Eastern Wake News

April 7, 2014

Knightdale Wells Fargo celebrates National Literacy Month with book drive

The Wells Fargo staff dressed up as their favorite children’s book characters as a way to kick off National Literacy Month at the Knightdale Chamber of Commerce’s monthly Business After Hours event.

Around 5:30 p.m. last Thursday, employees at the Knightdale Wells Fargo underwent a transformation.

They didn’t change from their business wear to more casual wear, but to completely new people or in some cases, different species altogether.

The Wells Fargo staff dressed up as their favorite children’s book characters – which included a Rainbow fish and the Queen of Hearts from “Alice in Wonderland” – as a way to kick off National Literacy Month at the Knightdale Chamber of Commerce’s monthly Business After Hours event.

A different business hosts the event each month and it is a social event for chamber members. Wells Fargo offered to host and saw the event as a good place to begin the branch’s efforts to collect books for donation, said Wells Fargo associate Debbie Irgens. Irgens also serves as a chamber ambassador.

It also made the event different and fun for the hosts.

“I think it’s fun (and) it makes it different,” Irgens said. “Everybody can relate to a childhood book and hopefully (we can) get books so we can donate them to the local schools.”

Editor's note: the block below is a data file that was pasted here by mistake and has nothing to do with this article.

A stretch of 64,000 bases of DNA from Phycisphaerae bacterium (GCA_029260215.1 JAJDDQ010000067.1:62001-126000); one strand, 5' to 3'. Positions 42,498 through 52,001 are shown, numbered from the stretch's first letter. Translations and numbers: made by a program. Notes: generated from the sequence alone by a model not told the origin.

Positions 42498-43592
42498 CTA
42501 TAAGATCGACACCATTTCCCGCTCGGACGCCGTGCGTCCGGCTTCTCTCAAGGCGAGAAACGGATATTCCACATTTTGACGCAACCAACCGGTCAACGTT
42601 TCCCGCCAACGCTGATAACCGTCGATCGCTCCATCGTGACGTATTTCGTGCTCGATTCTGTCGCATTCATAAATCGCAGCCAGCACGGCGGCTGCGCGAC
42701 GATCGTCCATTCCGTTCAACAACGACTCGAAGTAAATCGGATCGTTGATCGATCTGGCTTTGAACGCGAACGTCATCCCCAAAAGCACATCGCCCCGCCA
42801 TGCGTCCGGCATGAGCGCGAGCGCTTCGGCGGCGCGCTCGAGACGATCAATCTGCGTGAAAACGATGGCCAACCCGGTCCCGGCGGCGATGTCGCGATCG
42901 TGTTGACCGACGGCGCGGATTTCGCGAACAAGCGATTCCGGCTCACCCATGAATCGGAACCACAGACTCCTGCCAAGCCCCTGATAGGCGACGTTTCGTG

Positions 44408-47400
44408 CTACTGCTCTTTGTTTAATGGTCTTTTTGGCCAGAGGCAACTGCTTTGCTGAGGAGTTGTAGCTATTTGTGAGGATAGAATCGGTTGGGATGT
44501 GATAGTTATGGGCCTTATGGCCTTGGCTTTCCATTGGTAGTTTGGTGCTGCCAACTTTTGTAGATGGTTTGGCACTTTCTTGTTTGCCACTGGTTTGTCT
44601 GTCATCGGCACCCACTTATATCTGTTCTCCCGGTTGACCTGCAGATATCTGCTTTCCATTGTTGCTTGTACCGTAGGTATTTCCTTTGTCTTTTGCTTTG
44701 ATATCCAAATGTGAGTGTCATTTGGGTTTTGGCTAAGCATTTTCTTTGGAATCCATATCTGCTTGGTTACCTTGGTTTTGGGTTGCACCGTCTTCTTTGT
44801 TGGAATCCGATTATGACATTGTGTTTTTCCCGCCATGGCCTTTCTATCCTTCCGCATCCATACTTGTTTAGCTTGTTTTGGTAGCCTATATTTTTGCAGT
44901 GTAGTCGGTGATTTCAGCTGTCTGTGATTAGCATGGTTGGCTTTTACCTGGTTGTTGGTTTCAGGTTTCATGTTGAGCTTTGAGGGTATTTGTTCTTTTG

Chamber members and guests were encouraged to bring books for donations but Irgens said the bank will have a place to donate books set up through the month of April.

The idea for making literacy the focus of this month’s Business After Hours event came from Wells Fargo’s corporate office, which asks branches to read one book to one school in its area and include a quick financial lesson about needs and wants.

A representative from Knightdale’s Wells Fargo will be reading to students at Lake Myra Elementary School later this month as the book drive in the bank continues.

Irgens said the drive was just a way to bring more attention to Literacy Month and not neccesarily tied to the recent concerns and discussions about Knightdale schools.

“We know schools are a topic for Knightdale (but) it wasn’t the primary reason,” she said. “But it involves a connection that highlights everyone can go to a school and read so hopefully it will be contagious.”

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